Farmers and friends attending the 2009 Sunbelt Agricultural Exposition Field Day, scheduled for July 7, will get to see some new varieties and crops, some new ways of crop production and a lot of valuable variety information on staple crops of the Southeast.
Farm Manager Michael Williams says alfalfa will be a new crop for this year’s field day. Visitors will see two alfalfa varieties, both suited for growth in the lower Southeast.
One of the varieties was planted in mid-April and will be ready for cutting at the time of the field day. “Both alfalfa varieties look good so far,” Williams says. For sure they will be ready to cut by July 7, and may have already been cut once by then, he notes.
Growers will see the ‘latest and greatest’ in cotton, corn, soybean, and peanut varieties, Williams says. Of special interest will likely be the 2010 class cotton varieties. Last year’s Expo Field Day featured the Class 2009 cotton varieties from the leading cotton seed suppliers and 2010 promises to offer some exciting new options for cotton growers.
These so called ‘fast track’ varieties are planted at test sites, like the Sunbelt Expo Research Farm and with farmers across the Cotton Belt. Most growers don’t get a chance to see multiple fast track cotton varieties all in one place, so the field day will offer a rare glance at the future of cotton varieties in back to back to back fields.
“All the class 2009 cotton varieties we tested last year proved to be high yielders. We expect the 2010 class will be even better — at least that’s what the company reps are telling us,” Williams says.
Water management has been a big issue among Southeast farmers the past few years and the 2009 field day will offer growers a chance to see several different irrigation systems, including some that are GPS driven.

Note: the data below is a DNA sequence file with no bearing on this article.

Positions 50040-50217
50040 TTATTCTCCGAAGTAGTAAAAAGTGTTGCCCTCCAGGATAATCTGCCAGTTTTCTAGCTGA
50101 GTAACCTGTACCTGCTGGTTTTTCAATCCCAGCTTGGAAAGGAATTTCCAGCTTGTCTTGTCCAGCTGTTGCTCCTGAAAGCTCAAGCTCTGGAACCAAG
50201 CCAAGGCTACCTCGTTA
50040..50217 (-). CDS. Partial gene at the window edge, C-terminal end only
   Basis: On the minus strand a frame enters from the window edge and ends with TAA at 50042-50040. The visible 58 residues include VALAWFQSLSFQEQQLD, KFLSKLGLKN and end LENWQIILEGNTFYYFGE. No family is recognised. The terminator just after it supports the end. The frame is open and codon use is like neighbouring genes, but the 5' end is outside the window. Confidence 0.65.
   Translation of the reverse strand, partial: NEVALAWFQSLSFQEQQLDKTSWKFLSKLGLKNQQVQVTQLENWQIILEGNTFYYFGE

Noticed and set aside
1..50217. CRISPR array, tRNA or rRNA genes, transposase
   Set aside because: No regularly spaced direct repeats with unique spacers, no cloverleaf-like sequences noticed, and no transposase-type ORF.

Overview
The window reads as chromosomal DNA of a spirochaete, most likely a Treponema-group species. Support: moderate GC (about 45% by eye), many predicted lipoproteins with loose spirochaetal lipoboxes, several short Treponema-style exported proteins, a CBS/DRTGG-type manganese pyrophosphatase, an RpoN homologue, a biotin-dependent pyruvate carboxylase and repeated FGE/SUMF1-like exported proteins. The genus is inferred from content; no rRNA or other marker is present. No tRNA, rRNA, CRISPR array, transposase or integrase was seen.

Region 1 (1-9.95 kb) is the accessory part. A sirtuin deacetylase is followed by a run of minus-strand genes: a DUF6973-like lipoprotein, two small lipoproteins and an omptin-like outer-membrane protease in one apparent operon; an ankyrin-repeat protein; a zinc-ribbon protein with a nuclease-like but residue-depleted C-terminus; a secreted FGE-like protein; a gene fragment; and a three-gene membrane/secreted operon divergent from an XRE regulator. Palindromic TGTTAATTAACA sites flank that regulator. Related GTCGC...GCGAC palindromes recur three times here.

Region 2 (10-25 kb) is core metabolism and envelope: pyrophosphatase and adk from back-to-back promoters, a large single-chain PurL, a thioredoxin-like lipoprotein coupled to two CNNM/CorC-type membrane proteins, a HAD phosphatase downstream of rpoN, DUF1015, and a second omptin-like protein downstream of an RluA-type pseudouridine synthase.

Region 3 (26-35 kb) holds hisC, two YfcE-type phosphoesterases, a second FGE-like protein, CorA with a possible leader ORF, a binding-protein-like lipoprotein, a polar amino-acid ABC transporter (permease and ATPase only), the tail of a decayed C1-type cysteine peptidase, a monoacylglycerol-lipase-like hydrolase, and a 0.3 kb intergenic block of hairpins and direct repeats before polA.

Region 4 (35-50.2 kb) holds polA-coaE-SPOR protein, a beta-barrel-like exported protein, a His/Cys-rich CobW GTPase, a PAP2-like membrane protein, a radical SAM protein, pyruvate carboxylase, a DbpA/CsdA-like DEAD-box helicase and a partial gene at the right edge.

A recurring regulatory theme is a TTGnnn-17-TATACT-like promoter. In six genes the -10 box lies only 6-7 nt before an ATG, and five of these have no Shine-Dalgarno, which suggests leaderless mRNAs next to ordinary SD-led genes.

Reinke, a leading manufacturer of mechanized irrigation systems, is planning to have their new OnTrac system in place for the 2009 Ag Expo Field Day. OnTrac uses Satellite technology to communicate with irrigation systems, thereby eliminating the communication issues experienced by its growers using cell phones to turn irrigation systems on and off.
Growers will get to see the latest in nozzles and tips for irrigation pivots. The idea is to get maximum use of irrigation water and several demonstrations will show some of the latest technology available to monitor and more wisely use irrigation water.
With peanut acreage down significantly and cotton acreage continuing to decline, many growers in the Southeast are looking at soybeans as a replacement crop for some of this acreage.
Growers attending the 2009 Field Day will get a chance to look at four soybean varieties that performed extremely well in tests at the Ag Expo Research Farm in 2008. Each of these varieties topped 60 bushels per acre in 10 acre plots.
This year the top four yielding varieties from last year will be planted in 18-inch rows seeded with a drill. The other half of the test will be planted in twin-rows using a planter similar to the one commonly used by peanut growers.
“If we can get yields, using the twin-row planter, comparable to the yields we got last year planting in narrow-rows with a drill, then growers in our area can look to get by without buying new equipment. Essentially, we’re trying to find a low cost way for our growers to produce soybeans comparable to the yields growers get in the Midwest,” Williams says.
Williams points out that each of the four varieties in last year’s test produced 70-80 bushels per acre. By increasing the total seed population this year, he contends yields should be comparable and could be higher than the same varieties in last year’s test.
Cotton growers will get to see side-by-side testing of glyphosate resistance management herbicide programs. University of Georgia Weed Scientist Stanley Culpepper will be on hand at the field day to discuss the many herbicide options available to growers to avoid or reduce weed resistance to glyphosate and other herbicides.
The reduction of peanut acreage in particular has spurred some interest in grain sorghum because it is a better rotation crop for peanuts. Thinking short-term in peanut cutbacks, many growers are looking at grain sorghum as an option.
Williams says Pioneer has two grain sorghum varieties in the 2009 Ag Expo Field Day.
During the 2009 Ag Expo Field Day, the 600-acre Ag Expo research farm will be officially named, The Darrell Williams Research Farm at Sunbelt Ag Expo. Williams, who managed the research facility for more than 20 years, died Feb. 6, after a short, but gallant battle against cancer.
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